8 Best Practices of Email Campaigns for Public Relations
Think for a moment about how you receive most of your news each day. How much of it comes from online sources?
Whether it’s stories shared on Facebook and Twitter or articles featured on web portals like Google News and Fark, consuming news has become a nearly seamless part of navigating the internet.
In response, journalism is moving online, bringing it into the realm of new media. And when journalism changes, so must your approach to public relations.
Using Email Campaigns for Public Relations
Recents polls show that journalists overwhelmingly prefer receiving media kits via email over more traditional methods. With that in mind, you need to know how to optimize your kit for email and craft it to stand out in the best way possible.
1. Highly Branded
Ensure that your PR kit email shares a unique story about your brand. Position your logo and colors for easy recognition and be sure that they are well represented. Include graphs or infographics as a visually engaging way to tell your story.
2. Minimize Preview Pane Count
Most people have images blocked from downloading automatically in emails. So, if the bulk of your email is made up of images, all that will show initially is a bunch of empty panes, which won’t grab anyone’s attention. It’s okay to use a couple of small pictures, but make sure they don’t push all of the important information below the fold.
3. Make Good Use of “From” and “Subject” Forms
Use your company name in the “from” field, it’s more recognizable than your name. And remember that the subject is your headline; make it clear and attention-grabbing.
Also, remember that your mobile pre-header is essentially a meta description for your email and should support the headline. Make sure it’s a clear and relevant summary of your brand’s story, but keep it within 100 characters.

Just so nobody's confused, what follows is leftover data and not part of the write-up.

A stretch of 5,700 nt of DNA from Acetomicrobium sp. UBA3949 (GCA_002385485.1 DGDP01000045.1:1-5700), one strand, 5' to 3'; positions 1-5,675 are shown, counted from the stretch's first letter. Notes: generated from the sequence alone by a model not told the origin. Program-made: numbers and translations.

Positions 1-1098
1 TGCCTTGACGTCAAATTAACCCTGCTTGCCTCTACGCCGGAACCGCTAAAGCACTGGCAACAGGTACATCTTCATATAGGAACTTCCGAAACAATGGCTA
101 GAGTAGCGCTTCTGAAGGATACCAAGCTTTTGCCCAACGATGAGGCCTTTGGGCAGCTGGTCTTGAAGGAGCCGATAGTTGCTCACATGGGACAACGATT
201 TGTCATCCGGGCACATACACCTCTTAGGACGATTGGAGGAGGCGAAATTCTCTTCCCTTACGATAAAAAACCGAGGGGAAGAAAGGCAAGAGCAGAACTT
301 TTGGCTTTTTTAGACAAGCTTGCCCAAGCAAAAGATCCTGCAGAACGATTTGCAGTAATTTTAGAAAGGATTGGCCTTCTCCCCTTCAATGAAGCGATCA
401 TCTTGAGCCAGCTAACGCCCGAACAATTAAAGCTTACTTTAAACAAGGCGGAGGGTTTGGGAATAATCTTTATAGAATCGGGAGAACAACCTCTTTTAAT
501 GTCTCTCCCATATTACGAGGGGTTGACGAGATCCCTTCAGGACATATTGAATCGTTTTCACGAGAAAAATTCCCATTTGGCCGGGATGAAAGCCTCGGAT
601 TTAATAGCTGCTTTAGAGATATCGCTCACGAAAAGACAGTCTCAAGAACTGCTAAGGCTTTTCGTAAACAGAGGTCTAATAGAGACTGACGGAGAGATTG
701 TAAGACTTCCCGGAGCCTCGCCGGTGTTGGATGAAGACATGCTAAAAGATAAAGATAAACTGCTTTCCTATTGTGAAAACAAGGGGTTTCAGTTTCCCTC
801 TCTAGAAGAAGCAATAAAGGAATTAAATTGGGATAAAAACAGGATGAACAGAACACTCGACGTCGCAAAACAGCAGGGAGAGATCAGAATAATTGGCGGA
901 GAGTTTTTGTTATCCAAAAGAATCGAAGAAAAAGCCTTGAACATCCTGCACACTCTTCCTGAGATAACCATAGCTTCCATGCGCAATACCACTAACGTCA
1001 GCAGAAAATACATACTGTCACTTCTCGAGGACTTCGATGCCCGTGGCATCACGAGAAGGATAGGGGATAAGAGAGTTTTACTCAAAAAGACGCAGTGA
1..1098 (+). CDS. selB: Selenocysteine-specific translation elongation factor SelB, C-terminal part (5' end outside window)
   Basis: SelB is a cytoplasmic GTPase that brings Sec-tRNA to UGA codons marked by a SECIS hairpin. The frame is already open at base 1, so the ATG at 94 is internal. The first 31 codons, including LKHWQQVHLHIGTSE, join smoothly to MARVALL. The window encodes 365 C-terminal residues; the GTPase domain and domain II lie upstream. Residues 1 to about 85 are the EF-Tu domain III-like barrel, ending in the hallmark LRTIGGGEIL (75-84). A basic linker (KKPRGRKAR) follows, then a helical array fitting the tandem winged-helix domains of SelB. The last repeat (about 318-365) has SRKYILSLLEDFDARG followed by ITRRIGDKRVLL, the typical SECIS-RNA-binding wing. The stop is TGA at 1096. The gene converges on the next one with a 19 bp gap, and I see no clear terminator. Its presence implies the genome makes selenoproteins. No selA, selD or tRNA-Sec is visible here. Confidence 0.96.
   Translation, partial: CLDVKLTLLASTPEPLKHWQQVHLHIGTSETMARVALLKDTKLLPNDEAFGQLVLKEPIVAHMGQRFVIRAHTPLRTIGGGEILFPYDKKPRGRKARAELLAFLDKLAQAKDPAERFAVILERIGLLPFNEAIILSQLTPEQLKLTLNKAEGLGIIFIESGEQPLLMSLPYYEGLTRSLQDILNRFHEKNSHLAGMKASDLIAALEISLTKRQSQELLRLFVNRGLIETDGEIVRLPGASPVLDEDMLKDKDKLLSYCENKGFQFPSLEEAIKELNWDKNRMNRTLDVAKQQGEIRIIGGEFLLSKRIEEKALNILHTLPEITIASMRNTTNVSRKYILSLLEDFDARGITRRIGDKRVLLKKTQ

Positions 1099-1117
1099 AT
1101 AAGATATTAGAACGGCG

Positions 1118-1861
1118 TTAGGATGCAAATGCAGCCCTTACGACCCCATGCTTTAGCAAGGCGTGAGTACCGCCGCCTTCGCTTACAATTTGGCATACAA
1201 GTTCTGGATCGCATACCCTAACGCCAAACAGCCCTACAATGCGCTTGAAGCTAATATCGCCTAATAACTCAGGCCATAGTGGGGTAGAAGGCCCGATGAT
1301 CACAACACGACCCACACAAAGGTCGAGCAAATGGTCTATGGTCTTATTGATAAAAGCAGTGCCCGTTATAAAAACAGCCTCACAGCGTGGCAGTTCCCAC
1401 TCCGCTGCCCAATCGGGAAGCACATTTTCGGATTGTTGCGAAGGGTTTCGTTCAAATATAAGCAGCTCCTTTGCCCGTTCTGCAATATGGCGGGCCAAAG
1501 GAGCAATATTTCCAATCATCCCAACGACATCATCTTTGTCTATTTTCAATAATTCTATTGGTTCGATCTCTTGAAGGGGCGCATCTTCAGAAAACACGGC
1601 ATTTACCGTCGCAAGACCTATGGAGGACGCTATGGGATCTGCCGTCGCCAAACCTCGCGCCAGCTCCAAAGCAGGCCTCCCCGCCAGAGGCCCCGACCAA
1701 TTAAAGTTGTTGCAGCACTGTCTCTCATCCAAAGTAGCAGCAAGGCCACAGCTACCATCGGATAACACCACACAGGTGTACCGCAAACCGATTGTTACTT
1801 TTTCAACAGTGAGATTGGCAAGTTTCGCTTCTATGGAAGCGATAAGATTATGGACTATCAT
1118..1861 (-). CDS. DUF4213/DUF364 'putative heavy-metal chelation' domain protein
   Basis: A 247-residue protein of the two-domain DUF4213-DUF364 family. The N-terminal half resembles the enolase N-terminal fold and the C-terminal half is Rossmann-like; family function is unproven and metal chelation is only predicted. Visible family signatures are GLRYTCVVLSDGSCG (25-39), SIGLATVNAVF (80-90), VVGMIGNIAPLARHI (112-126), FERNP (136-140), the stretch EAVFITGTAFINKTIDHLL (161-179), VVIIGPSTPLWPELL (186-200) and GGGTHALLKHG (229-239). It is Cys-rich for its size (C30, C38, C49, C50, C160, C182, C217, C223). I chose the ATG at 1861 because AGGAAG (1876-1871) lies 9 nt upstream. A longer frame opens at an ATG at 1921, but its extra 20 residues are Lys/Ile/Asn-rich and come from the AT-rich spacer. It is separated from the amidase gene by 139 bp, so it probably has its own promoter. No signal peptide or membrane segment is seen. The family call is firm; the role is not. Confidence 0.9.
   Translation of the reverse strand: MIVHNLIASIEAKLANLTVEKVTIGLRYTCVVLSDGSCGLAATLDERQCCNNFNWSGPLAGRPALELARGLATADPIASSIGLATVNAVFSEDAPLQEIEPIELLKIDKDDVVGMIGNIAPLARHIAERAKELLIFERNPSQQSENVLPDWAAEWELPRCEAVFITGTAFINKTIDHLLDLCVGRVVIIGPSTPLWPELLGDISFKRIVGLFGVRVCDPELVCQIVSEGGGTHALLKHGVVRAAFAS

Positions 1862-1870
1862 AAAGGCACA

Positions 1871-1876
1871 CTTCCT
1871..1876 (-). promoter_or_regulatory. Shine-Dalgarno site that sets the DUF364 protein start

4. Avoid Spam Filter Triggers
Even the best email blast is a waste of time and energy if it never actually makes it into a journalist or blogger’s inbox. Don’t tempt the spam filter by using spammy words (just do a quick search if you’re unsure) and avoid excessive capitalization.
5. Include Embed Codes and Transferable Assets
The easier you make it to share your content, the more often it will be shared. Make the journalist’s job a little simpler by including embed codes with any images, slideshows and videos, and supplying written content that can be easily quoted or simply grabbed and reused.
6. Include a Sidebar
You don’t want to crowd your email with too much information, so it’s better to stick with your story and include a sidebar with links to additional company information (bios, summary of services and testimonials). This is also a great place to add social media bookmarks.
7. Never Add Attachments
Any information you want to include in your media kit email should be in the email itself or accessible via a link in the email. Everything about your kit should be convenient for the reader and downloading an attachment is simply not worth the time, especially on mobile.
8. Target Wisely
You may think you’ll beat the crowd if your email is waiting for journalists at the start of the day. That’s what the crowd thinks too.
Don’t let your PR kit get lost in a mountain of emails that will be blearily sorted through first thing in the morning. Think about when people are typically at their desks and send your kit at that time. Your email is much more likely to get proper attention if it’s read as soon as it arrives.
Improve Your Email Campaigns
These are just general guidelines, but by following them you can give your brand an edge in this changing digital PR landscape.